I do get excited in the summer when the decomposition experiments get under way! The sweet (or not so sweet) #scentofdeath
heralds the start of summer for me!
This summer, we are using the HuddersFIELD taphonomy facility to do forensic experiments on porcine cadavers. Please be reassured that these pigs have not been killed for the purposes of the research, but died of natural causes. We are putting their bodies to good use as they would otherwise be destroyed. Students of the Forensic Anthropology Research Group
at the University of Huddersfield
are working alongside and in conjunction with the Buckley Proteomics Lab
at the University of Manchester
We are conducting a variety of research projects, for example, looking at how skin colour changes in different environments - on the surface and submerged in water - to see whether this could affect identification of unknown remains if they are found on land or in water. We are also examining the old adage, or "Casper's Law" (Casper, 1862) that a body submerged in water takes twice as long to decompose as one on the surface, and a buried body takes eight times as long to decompose (all other variables being equal). In addition, we are investigating how the conductivity and micro-organisms in water change with time if a cadaver is submerged, or in soil water if a body is buried. We are also comparing the proteomic decay in buried, submerged and surface deposited cadavers - so we are certainly making the most of the pig cadavers we are using!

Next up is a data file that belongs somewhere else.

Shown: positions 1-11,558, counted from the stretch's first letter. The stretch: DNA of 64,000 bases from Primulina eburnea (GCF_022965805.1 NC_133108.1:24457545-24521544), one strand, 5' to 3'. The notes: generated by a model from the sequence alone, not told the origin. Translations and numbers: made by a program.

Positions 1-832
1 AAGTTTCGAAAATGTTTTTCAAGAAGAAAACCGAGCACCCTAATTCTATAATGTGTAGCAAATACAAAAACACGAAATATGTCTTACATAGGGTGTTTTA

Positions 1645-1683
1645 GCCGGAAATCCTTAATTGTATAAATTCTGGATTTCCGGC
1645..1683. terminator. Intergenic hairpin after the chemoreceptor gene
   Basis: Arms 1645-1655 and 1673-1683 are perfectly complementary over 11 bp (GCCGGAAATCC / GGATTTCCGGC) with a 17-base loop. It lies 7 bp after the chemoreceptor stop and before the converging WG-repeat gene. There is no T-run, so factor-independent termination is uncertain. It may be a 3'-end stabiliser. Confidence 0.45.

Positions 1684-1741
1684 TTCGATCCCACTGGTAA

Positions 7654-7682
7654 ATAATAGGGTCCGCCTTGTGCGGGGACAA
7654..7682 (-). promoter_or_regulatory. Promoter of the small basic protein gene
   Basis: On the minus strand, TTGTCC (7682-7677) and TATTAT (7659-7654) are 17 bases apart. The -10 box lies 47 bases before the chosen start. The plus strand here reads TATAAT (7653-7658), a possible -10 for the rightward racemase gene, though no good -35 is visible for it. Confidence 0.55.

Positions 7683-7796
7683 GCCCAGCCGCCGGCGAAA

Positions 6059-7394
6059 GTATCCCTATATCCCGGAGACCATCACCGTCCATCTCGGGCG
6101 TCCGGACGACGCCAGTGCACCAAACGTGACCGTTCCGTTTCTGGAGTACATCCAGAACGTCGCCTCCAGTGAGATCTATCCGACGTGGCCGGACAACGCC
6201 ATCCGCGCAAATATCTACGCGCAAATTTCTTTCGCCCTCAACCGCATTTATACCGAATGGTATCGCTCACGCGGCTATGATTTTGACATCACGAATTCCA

These are pictures of some of the pig cadavers we are using. They show how the process of decomposition is progressing after a 2 and 3 week interval.
|This is Pig number 1 on the surface on the first day.|
|This is the same pig, after 14 days.|
|This is the same pig, after 21 days.|
|This is Pig 2 submerged, on day 0.|
|This is the same pig after 14 days.|
|This is the same pig after 21 days. |
If you have any questions about the research, or you would like to come and visit or enquire about doing collaborative research (affiliated with a university please), then please do get in touch.
Casper, JL (1862) A Handbook of The Practice of Forensic Medicine. The New Sydenham Society, London. [Accessible here
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